I just couldn’t resist the challenge of another series of Tagaytay route ultramarathon, making Luneta to Tagaytay (LU2TA) 60k Ultramarathon by Prince Multisports Event and the 50k Tagaytay to Kawit Ultramarathon by Run Mania Philippines my fourth and fifth ultramarathon respectively. Luneta to Tagaytay, my third 60k ultra happened last February 22, 2015 was already in its second year. The first time it was held I was in Baguio and was participating in Akyathlon 2014. Simultaneously happening then was another epic run the Manila to Baguio 250k run. This year there were a lot of other run events but I felt I had to run LU2TA. The symmetry it form along with T2K was simply too fascinating to pass up. In this year’s run there were about 400 runners who participated with contingents coming from Cabanatuan, Tarlac, Bulacan, Cavite, Batangas, Cebu, and a lone General Santos local among the participants. I was happy to be reunited with some of my Sungay 60k co-finishers Omeng, Jayson from Batangas and Thea with our tons of photographs from Sungay 60K Challenge. Also participating in this run event were some of my usual co-participants in other run events, Ricky Francisco and the 19-year old100k finisher, Rene Arroyo. My elementary and high school classmate Maritess also graced the occasion with her pacer Kathleen who was the champion in the Women’s category of the recently concluded 160k BDM ultra.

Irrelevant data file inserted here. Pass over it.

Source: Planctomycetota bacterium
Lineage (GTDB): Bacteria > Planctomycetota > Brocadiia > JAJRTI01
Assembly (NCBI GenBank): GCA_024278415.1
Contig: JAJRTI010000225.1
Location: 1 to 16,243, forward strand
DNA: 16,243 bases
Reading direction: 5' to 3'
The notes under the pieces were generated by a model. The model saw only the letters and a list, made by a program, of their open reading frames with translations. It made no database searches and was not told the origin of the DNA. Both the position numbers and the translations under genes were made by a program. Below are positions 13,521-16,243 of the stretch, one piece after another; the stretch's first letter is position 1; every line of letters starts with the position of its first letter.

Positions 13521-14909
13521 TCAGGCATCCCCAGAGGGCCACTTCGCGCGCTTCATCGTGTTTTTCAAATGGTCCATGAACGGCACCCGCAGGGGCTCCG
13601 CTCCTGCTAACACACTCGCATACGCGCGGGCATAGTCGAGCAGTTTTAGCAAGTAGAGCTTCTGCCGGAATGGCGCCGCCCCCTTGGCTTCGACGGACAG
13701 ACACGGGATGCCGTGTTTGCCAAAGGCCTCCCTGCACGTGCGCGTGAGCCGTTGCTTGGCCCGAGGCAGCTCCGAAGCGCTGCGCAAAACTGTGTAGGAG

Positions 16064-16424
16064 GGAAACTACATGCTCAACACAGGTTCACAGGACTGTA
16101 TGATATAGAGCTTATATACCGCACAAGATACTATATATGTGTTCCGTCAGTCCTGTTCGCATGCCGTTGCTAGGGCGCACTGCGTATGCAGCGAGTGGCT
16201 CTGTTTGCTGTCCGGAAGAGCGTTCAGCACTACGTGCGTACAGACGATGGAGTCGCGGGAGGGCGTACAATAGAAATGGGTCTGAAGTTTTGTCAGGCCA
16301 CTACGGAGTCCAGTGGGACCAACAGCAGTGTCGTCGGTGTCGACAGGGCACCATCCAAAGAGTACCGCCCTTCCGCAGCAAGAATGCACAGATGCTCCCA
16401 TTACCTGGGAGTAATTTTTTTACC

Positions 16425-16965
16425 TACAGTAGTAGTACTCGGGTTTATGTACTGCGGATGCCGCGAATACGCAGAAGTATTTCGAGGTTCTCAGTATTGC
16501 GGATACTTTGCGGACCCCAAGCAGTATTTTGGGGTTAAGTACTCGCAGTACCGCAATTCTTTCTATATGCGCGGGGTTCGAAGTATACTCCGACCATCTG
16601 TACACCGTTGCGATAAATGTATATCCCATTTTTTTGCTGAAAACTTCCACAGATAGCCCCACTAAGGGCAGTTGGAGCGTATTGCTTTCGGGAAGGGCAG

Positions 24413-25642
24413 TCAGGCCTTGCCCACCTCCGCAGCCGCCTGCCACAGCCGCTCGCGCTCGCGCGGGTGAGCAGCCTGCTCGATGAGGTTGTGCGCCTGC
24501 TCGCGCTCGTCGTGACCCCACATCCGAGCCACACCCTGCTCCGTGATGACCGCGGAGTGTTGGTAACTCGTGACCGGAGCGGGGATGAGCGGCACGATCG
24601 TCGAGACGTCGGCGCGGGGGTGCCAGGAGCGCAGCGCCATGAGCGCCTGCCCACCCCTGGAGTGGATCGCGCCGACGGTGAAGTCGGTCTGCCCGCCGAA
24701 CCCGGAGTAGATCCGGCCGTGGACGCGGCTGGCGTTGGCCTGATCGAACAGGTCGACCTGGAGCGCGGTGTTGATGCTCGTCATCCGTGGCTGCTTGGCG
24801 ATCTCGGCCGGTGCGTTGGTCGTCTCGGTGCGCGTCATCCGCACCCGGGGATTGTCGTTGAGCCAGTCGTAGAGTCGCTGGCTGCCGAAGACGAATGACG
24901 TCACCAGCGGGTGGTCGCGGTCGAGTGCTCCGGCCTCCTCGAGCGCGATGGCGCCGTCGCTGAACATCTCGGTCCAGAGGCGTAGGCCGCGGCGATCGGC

The gun start was given at 12:00 p.m. Runners went all the way from Kilometer 0 in front of the huge Philippine flag to NAIA Road via Roxas Boulevard. Since I have been running the route along Roxas Boulevard for a very long time the route did not anymore made any impression on me. Upon reaching the Coastal Mall, runners turned left along NAIA Road then right to Quirino Highway. The first Aid Station, which also marked the 10th kilometer of the race was in front of the St. Joseph Church. Proceeding next to Tramo passing by Diego Cera and the church, which houses the famous Las Pinas Bamboo Organ. Runners then made a v-line towards the Public Market that connects to Bacoor and had runners exiting at St. Dominic Hospital that led to Aguinaldo Highway. Pollution from the vehicular traffic was even more palpable here in spite that it was already around 1:00 pm and traffic was not anymore heavy. On the on set of the race I was already having a spell of coughing as I was still suffering from a two week long cough that hadn’t abated in spite of the rest I did already. Because I haven’t been running much in two weeks, I think I was a bit out of sync and weak. I was afraid I might even end up not finishing the race.